Through six months of battle, without relief, the 761st Tank Battalion served as a separate battalion with the 26th, 71st, 79th, 87th, 95th and 103rd Infantry divisions and the 17th Airborne Division.
In 1978–33 years after the end of World War II–the 761st Tank Battalion received a Presidential Unit Citation. In 1997, 53 years after giving his life on the battlefield, Sergeant Ruben Rivers was posthumously awarded the Medal of Honor. The motto of the 761st Tank Battalion has always been ‘Come Out Fighting.’ In World War II, that is exactly what the Black Panthers did.
These videos are useful; nevertheless, at times, some events are dramatized, or abridged; the written account(s) of these brave men are our best record.
I say this because of video I needed to “settle for” when making previous posts, in particular, the story of the Tuskegee Airmen. [See notes in FW-190 “Butcher Bird” and Showdown: Air Combat P-51D Mustang vs Me-109]
Video courtesy of the History channel; obtained via YouTube S. Harris’s channel. I own no rights.
“It is said history is written by the victor. But it can be also said the victor doesn’t always tell the whole story. Because of racism the roles of African Americans during World War 2 was downplayed and often not recognized. This is the story of The 761st Tank Battalion. Known as the Black Panthers. This division distinguished themselves and was often the spearhead of General Patton’s 3rd Army. Their motto was Come Out Fighting. This video is dedicated to their valor and bravery. May they rest in peace.”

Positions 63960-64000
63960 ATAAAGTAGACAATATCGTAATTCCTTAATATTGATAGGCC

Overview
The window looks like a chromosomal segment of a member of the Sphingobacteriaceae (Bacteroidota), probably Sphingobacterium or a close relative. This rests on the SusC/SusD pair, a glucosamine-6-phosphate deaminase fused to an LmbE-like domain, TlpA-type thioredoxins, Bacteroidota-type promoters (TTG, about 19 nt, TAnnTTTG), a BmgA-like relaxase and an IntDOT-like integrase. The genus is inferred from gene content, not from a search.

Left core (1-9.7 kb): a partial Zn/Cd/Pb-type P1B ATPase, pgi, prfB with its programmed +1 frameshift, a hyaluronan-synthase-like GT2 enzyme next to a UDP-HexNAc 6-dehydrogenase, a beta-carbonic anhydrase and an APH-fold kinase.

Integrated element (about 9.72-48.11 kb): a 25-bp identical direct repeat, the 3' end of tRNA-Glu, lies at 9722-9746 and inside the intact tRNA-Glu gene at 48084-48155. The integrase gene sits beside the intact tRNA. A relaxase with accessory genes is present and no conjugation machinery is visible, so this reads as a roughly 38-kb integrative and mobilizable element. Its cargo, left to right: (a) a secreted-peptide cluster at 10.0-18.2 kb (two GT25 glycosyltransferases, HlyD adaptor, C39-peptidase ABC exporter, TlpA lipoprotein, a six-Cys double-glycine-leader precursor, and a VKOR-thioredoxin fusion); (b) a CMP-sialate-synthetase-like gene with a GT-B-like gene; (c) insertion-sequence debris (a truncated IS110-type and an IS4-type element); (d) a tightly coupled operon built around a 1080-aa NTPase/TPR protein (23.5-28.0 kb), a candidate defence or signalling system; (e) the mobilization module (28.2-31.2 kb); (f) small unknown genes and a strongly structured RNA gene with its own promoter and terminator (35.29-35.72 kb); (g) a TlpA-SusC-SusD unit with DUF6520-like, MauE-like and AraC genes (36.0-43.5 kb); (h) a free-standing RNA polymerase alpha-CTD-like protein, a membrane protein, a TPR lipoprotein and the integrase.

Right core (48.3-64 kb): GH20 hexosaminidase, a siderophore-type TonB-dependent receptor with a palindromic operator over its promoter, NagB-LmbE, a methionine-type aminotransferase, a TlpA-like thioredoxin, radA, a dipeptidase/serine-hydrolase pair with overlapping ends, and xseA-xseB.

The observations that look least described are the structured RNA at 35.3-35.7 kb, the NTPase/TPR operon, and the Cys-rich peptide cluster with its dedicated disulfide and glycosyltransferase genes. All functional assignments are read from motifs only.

Deeds Not Words: The Buffalo Soldiers in World War II
Obtained from James Rada’s channel on YouTube.
There are facts revealed herein that ticked me off. I find it sad that the 92nd veterans in this film, at the WWII memorial, who commented specifically on the types prejudice they endured, are likely no longer with us. The youngest veteran would have to be about 88 years old; they are an object lesson to any damned white supremacist that happens to visit this site. X https://www.youtube.com/watch?v=ZildUeisGqQ?feature=player_detailpage
This documentary profiles the Buffalo Soldiers of the Army’s 92nd Infantry Division during their time in World War II. The program follows the unit from basic training, through their time in combat in the Italian Theatre from 1944-1945 and then takes a look at their experiences after the war.